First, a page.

If, on a first and final return to your parents’ island as a unit, your family must choose between routes to Jamaica’s northern coast from Kingston, know this: Both twist over cliffs, at inclines that compel drivers to build velocity and zoom blindly around bends. Both force cars to hug brink or escarpment when dodging oncoming traffic. But—assuming your family survives this drive—only one of these routes will take you through Fern Gully.
Fern Gully is supernatural. It’s tunnel grown of ferns; pulsating walls, curved up into a chlorophyllous canopy. It’s acid green, searing through your eyes into your brain.
If your parents take this route, make sure they pull off the thoroughfare and exit the car with you. Let your mom hold your hand, but when she’s not paying attention break away into a field of lime-green fiddleheads grown taller than you’ll ever be. Their fibers dangle white, as thick as your hair. Try to wrap your hands around one’s stalk. Grasp its felt-like fibers, downy and supple on your palm. This is softer than anything you will feel again. Kneel to inspect a newborn fern, one that’s sprung to your knee. Rub your finger along the curve of its head. Feel the frond’s silky baby fleece.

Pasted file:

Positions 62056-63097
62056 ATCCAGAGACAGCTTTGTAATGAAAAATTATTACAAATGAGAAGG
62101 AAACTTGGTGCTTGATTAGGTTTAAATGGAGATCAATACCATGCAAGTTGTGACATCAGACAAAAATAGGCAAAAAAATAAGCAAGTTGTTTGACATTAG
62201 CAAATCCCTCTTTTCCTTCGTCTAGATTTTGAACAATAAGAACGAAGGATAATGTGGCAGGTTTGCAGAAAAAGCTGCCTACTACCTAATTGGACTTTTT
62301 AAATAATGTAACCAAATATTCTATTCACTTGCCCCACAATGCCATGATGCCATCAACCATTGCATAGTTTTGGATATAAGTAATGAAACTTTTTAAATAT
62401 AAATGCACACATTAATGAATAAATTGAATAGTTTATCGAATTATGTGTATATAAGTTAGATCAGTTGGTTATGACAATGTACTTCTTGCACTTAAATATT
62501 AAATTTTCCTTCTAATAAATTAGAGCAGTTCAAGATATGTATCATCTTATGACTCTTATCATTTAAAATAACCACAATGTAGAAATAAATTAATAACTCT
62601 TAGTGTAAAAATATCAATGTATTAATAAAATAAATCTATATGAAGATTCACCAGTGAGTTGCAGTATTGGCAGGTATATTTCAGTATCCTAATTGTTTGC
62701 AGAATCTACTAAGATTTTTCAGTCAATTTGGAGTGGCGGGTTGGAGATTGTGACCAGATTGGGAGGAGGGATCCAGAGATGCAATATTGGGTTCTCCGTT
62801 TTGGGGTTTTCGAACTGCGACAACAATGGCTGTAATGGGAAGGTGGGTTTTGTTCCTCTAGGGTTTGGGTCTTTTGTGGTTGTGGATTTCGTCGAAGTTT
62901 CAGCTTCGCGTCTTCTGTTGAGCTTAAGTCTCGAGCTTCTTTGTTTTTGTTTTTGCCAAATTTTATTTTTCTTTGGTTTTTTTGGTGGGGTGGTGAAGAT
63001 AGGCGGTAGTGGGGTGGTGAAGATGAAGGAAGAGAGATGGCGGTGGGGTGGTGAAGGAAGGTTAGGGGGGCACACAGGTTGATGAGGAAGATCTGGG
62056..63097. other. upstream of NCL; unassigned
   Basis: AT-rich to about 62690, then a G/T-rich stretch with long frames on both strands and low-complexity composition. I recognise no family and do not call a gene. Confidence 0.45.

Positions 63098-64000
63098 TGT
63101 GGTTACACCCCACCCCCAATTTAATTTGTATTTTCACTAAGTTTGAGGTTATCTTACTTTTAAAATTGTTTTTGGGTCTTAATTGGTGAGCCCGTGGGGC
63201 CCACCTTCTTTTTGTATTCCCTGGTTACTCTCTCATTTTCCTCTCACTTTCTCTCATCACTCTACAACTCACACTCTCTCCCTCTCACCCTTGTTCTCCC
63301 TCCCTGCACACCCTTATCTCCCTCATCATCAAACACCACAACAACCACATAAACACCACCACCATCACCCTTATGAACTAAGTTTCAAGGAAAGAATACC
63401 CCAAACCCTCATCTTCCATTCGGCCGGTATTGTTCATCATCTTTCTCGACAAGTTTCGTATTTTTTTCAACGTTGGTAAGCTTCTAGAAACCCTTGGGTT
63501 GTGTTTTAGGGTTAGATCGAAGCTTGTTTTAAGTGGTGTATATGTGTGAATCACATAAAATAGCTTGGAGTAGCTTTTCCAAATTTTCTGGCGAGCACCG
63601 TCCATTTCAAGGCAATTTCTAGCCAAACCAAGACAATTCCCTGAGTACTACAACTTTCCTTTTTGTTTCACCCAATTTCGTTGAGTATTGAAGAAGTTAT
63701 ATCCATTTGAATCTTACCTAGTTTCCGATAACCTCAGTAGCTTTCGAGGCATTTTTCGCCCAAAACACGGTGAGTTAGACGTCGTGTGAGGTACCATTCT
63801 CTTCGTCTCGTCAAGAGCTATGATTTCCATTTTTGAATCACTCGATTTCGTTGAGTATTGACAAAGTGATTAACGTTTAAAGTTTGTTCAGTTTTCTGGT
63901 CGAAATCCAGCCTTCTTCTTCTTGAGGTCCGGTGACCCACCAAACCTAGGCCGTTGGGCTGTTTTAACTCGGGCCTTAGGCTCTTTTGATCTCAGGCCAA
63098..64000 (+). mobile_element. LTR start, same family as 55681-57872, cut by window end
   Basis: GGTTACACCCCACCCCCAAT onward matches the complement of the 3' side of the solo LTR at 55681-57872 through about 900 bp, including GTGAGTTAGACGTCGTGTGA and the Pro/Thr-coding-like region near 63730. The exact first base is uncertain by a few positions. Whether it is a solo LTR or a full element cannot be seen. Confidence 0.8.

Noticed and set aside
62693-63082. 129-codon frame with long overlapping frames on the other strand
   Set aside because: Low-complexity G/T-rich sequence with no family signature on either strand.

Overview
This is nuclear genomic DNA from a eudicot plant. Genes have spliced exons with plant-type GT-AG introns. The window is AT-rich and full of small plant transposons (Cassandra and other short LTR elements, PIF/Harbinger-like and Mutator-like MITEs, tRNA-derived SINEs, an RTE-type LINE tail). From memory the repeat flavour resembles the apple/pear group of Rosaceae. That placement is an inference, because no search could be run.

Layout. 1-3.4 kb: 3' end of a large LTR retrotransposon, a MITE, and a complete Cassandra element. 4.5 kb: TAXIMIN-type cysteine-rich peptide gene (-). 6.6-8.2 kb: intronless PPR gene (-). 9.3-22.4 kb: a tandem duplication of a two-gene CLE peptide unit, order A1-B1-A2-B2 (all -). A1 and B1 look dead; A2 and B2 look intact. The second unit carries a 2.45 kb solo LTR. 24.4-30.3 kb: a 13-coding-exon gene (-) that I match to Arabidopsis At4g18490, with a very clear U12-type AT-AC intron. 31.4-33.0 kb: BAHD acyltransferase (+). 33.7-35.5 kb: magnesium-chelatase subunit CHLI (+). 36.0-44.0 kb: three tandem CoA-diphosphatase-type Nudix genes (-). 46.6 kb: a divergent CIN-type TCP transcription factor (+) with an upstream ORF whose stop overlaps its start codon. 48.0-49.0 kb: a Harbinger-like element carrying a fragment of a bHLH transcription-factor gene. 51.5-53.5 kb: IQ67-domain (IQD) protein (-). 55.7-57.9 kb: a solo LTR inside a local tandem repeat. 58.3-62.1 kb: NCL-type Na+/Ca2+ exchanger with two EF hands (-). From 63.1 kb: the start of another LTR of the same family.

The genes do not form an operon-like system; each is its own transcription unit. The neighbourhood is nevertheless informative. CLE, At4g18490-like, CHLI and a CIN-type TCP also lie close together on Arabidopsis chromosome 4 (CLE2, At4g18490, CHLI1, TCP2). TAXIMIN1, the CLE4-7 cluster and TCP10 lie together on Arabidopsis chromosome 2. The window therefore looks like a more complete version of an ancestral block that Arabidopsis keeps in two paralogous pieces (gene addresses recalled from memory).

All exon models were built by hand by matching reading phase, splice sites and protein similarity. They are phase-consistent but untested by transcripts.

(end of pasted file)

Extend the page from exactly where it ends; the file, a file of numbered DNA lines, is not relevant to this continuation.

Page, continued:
If your mother calls after you, if she says it’s time to leave, pluck this fiddlehead from the earth, and keep it as proof of magic. If you wait to ask permission, she will tell you not to bother. “We have ferns in our backyard,” she will say.
You’ll ask why you’ve never seen them. How could you have never noticed? She’ll promise to point them out when you get back.
When you return to the States—not the first day, but after she has rested some—she will take you out back, and point to a plant in a white pot sitting on the ground, and say, “See? See?”
And you will see nothing, nothing but a dull green houseplant.